FOX: (As Marial) Right.

BIANCULLI: There are many key actors and characters in "The Great," players inside and outside the palace whose fortunes rise and fall according to the whims of royalty and the winds of history. Not all characters survive through these 10 episodes. But they all make a strong impression. Particularly good are Sacha Dhawan as Orlov, one of Catherine's closest confidants, and Sebastien De Souza as Leo, who is presented to her by her philandering husband as a sexual diversion of her own. He quickly earns his keep.

There's a lot to take in and enjoy while watching "The Great." Visually, the architecture and landscapes and interior sets are sumptuous, almost as rich and ripe as the often scandalous dialogue. Sexual chemistry and tension run through the entire miniseries - in the ballroom dances, as well as the intimate conversations and confrontations. "The Great" is very much in the style of the 1934 movie "The Scarlet Empress," in which Marlena Dietrich starred as Catherine. It's got a similar sense of humor and irreverence and a captivating leading lady. Dietrich's Empress rose to power using sex as a weapon, while Fanning's Empress uses her mind above all.

In "The Great," both Fanning and Hoult serve up shrewdly entertaining performances. I'd call it a perfect diversion for these times, except certain coincidental parallels do surface from time to time. Catherine embraces art, the Free Press and science, while her husband is initially resistant to all of them. And before "The Great" is over, the palace itself is invaded by a smallpox epidemic, which has the characters debating about quarantines, treatments and acceptable death tolls. Aside from those eerie parallels, though, "The Great" is immensely enjoyable and clearly lends itself to a second season. For now, though, I give "The Great" a hearty huzzah.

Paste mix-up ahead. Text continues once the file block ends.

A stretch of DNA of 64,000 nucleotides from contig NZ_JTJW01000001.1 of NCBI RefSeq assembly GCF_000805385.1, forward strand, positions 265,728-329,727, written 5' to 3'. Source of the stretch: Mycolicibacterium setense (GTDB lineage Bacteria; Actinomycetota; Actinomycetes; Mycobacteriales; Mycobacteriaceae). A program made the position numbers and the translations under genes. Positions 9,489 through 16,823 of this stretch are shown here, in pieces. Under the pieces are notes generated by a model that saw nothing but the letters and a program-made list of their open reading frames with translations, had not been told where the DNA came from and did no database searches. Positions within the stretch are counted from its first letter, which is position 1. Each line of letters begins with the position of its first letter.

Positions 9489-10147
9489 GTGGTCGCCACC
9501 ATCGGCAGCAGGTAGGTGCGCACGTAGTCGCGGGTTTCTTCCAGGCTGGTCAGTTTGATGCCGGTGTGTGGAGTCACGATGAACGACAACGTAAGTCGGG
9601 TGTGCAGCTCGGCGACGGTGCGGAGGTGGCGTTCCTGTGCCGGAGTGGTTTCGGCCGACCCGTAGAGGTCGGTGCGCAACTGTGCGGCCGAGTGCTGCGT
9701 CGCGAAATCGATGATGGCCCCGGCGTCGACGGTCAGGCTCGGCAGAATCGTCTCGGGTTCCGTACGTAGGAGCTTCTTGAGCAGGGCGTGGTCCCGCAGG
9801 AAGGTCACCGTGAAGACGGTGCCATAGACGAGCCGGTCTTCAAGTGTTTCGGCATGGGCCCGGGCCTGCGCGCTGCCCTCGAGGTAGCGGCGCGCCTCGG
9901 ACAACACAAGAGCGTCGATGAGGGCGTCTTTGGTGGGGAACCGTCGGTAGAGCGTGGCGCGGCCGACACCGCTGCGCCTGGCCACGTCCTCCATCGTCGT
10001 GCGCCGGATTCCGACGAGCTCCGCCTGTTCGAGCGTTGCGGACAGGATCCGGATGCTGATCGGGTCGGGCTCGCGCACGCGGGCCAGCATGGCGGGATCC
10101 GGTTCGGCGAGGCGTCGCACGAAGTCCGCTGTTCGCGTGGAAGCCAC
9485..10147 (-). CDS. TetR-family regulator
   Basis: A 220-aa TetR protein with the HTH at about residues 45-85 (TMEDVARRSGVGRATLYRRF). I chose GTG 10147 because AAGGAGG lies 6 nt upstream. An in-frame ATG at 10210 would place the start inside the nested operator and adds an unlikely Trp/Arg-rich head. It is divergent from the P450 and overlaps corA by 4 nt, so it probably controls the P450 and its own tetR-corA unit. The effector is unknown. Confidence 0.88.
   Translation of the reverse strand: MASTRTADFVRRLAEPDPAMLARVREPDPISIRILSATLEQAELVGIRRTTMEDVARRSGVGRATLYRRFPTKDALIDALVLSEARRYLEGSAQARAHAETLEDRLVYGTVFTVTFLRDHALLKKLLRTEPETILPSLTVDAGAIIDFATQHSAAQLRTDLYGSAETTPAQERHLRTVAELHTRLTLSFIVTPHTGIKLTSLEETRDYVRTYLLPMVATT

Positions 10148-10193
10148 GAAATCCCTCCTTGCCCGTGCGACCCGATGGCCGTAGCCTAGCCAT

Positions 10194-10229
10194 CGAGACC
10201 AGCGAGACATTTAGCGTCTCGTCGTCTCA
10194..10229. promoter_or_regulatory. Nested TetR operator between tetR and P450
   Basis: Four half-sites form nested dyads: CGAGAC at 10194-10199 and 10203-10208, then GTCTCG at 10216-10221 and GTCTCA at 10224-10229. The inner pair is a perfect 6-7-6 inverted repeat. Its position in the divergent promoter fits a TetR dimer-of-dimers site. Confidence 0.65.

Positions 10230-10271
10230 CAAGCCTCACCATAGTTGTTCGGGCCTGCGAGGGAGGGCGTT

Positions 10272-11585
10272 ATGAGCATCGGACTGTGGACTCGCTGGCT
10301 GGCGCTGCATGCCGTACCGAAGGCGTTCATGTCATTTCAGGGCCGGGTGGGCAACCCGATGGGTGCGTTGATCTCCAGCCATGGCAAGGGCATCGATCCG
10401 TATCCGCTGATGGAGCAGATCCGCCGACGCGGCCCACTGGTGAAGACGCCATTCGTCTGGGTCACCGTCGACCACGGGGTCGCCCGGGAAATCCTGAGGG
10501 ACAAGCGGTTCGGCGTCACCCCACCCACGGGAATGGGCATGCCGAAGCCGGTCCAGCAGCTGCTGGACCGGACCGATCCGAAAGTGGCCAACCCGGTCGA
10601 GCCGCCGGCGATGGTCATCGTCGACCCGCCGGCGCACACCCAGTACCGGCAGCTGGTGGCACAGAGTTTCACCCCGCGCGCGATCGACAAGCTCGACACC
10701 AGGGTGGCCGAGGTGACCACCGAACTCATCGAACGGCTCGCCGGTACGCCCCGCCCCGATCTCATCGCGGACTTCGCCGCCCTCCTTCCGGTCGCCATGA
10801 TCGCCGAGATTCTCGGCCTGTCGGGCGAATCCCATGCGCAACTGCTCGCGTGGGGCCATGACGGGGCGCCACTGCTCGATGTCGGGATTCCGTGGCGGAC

JANELLE MONAE: (Singing) Dirty computer, walk in line. If you look closer, you'll recognize I'm not that special. I'm broke inside. Crashing slowly, the bugs are in me. Dirty computer, breaking down.

BIANCULLI: On Monday's show, our guest will be singer and actor Janelle Monae. She's now starring in the second season of the Amazon series "Homecoming." She's also had supporting roles in the films "Moonlight" and "Hidden Figures." Earlier this year, her electrifying singing performance opened the 2020 Academy Awards. Her 2018 album, "Dirty Computer," was named one of the top albums of the year. Hope you can join us.

FRESH AIR's executive producer is Danny Miller. Our technical director and engineer is Audrey Bentham, with additional engineering support from Joyce Lieberman and Julian Herzfeld. Our interviews and reviews are produced and edited by Amy Salit, Phyllis Myers, Sam Briger, Lauren Krenzel, Heidi Saman, Therese Madden, Mooj Zadie, Thea Chaloner and Seth Kelley. Our associate producer of digital media is Molly Seavy-Nesper. Roberta Shorrock directs the show. For Terry Gross, I'm David Bianculli.


MONAE: (Singing) Dirty computer. Transcript provided by NPR, Copyright NPR.

David Bianculli is a guest host and TV critic on NPR's Fresh Air with Terry Gross. A contributor to the show since its inception, he has been a TV critic since 1975.